Patrick Cramer, President of the Max Planck Society


Patrick Cramer is the 9th President of the Max Planck Society

The chemist and structural and molecular biologist ((born 1969) took over the position of President of the Max Planck Society on June 22, 2023, following Martin Stratmann's nine-year tenure. The official handover ceremony was held on the 75th anniversary of the establishment of the Max Planck Society in Göttingen, the birthplace of the MPG. Patrick Cramer has been elected for the term 2023 – 2029.

Duties of the President

The President is the head of the Max Planck Society. He determines the guidelines of science policy and represents the Society at home and abroad. He conducts negotiations at the highest political level. As Chairman of the Senate, the Administrative Council and the General Assembly, he can make urgent decisions in urgent cases that fall within the competence of these bodies.


Patrick Cramer has been a Scientific Member of the Max Planck Society since 2014.  Most recently he served as the Executive Director at the Max Planck Institute for Multidisciplinary Sciences, the largest institute within the MPG.  It was formed by a merger of two Göttingen institutes, the MPI for Experimental Medicine and the MPI for Biophysical Chemistry, where Cramer held the position as Director of the Department of Molecular Biology for nine years. For his research on gene transcription he has received numerous awards, including the Gottfried Wilhelm Leibniz Prize, the Ernst Jung Prize, and the Louis Jeantet Prize. Most recently, he was honoured with the prestigious Shaw Prize. Cramer is a member of the Leopoldina, the US National Academy of Sciences and the European Molecular Biology Organization. He is married and has two children.

The path to science

Patrick Cramer laid the foundation for his academic career in his hometown of Stuttgart, where  he began his studies of chemistry, which he continued at the University of Heidelberg and successfully completed with a Diploma in 1995. He discovered the beauty of three-dimensional molecular structures during research stays at the Universities of Bristol and Cambridge, England - the beginning of a lifelong passion. He made structural biology the subject of his doctoral research and received his doctoral degree in 1998 based on work he conducted at the European Molecular Biology Laboratory (EMBL) in Grenoble, France.  As a postdoctoral researcher in the laboratory of the later Nobel Prize laureate Roger Kornberg at Stanford University in the United States he unravelled  one of the greatest mysteries in molecular biology: the three-dimensional structure of RNA polymerase, the central enzyme in the cell nucleus. The results provided initial insights into the intricate mechanism of gene transcription. With the help of this copying process, living cells generate messenger RNA (mRNA) molecules, which then serve as blueprints for protein production.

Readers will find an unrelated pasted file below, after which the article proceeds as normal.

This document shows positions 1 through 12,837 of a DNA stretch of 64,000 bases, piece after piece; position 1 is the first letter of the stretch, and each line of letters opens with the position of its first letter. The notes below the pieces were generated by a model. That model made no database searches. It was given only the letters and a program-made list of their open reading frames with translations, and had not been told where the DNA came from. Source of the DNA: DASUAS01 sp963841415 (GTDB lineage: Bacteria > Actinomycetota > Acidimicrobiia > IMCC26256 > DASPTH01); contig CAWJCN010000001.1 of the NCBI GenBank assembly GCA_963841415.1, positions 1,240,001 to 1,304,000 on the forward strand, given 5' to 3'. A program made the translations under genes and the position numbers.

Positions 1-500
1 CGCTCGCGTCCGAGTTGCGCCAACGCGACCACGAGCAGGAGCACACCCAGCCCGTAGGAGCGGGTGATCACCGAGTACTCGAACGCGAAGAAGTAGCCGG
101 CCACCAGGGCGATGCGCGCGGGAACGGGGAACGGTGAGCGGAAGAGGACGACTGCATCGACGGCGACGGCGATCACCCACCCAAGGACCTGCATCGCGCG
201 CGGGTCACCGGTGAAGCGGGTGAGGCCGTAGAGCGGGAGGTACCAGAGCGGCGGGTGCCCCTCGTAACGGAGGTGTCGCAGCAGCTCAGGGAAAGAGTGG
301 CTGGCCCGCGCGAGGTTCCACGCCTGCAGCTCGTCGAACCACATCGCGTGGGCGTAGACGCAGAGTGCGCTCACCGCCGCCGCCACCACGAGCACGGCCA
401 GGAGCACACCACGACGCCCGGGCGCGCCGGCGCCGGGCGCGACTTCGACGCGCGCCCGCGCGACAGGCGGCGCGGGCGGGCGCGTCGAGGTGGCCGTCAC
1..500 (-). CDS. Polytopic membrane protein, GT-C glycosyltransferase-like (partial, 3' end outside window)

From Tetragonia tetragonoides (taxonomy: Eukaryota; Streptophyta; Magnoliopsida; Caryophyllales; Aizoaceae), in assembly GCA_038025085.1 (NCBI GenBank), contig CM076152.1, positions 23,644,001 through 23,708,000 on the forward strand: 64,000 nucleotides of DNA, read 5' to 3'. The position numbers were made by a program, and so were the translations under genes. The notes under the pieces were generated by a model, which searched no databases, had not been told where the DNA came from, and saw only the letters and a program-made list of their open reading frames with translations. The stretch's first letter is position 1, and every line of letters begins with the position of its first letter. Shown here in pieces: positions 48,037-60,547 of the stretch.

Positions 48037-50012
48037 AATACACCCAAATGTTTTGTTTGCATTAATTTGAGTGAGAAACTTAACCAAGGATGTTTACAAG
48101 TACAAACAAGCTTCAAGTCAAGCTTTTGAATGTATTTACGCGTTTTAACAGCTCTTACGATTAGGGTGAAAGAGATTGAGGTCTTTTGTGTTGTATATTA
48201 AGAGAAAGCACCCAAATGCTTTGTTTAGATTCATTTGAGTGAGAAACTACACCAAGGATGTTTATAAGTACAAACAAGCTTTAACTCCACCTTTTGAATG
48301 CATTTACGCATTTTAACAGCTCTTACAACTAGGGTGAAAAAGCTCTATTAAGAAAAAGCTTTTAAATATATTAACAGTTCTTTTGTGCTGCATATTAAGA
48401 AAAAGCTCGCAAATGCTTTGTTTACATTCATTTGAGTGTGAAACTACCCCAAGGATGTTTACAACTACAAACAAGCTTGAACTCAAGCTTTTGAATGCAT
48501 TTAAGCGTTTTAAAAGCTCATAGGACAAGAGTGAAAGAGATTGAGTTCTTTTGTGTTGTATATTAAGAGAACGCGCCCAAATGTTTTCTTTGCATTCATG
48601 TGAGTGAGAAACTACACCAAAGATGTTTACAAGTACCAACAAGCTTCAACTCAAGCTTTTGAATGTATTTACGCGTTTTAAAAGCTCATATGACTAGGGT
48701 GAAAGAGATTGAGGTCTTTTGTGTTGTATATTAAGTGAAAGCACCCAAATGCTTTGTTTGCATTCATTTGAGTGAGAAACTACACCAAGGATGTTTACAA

This scientific breakthrough served as a springboard for the young scientist's career. In 2001, Patrick Cramer took on a tenure-track professorship in biochemistry at Ludwig Maximilian University in Munich, making him one of the first tenure-track professors in Germany. Equipped with a long-term perspective, Cramer's research group decoded the transcription mechanism, a complex process involving numerous protein factors. In 2004, Cramer was appointed head of the Gene Centre in Munich, which – under his leadership –  expanded to its current size. Additionally, he held the position of Dean of the Faculty of Chemistry and Pharmacy and initiated the Research Centre for Molecular Biosystems. Through these activities, Cramer collected invaluable experience in teaching, mentoring early career researchers, and governance at various research organizations.

The key to success

During his time as director at the MPI for Biophysical Chemistry, Cramer and his research group expanded their investigation of transcription to encompass fundamental aspects of genetic material regulation. They pioneered the development of novel experimental and computer-based methods for this purpose. In the early stages of the Covid-19 pandemic, they visualized the replication of the coronavirus genome. Leveraging this milestone, Cramer successfully unravelled the mechanisms through which Covid-19 drugs intervene in this replication process. These findings serve as a starting point for their ongoing collaborative quest to identify new antiviral agents. Beyond his research endeavours, Cramer served on national and international scientific committees, also as chairman of EMBL Council. 

For Cramer, interdisciplinary cooperation is a vital factor for success. "With the help of a multidisciplinary team of researchers, we have succeeded in decoding gene transcription over the last two decades," says Cramer. As the President of the Max Planck Society, Cramer envisions fostering even closer synergy between research groups and across institutes. "I would like to encourage our research community to explore uncharted territory. For me, excellence also means to keep moving and to place trust in exceptional individuals who pioneer new scientific fields. We want to continue to generate transformative results that enable positive change in our world."

Scientific awards and honours (selection) 

  • 2023 Shaw Prize in Life Science and Medicine
  • 2021 Gregori Aminoff Prize, Royal Swedish Academy of Sciences 
  • 2021 Louis Jeantet Prize for Medicine 
  • 2020, 2016, 2010 three ERC Advanced Investigator Grants 
  • 2020 Otto Warburg Medal 
  • 2019 Ernst Schering Prize 
  • 2016 Centenary Award, British Biochemical Society 
  • 2012 Federal Cross of Merit 
  • 2010 Medal of Honour, Robert Koch Institute 
  • 2009 Ernst Jung Prize for Medicine 
  • 2006 Gottfried Wilhelm Leibniz Prize of the German Research Foundation
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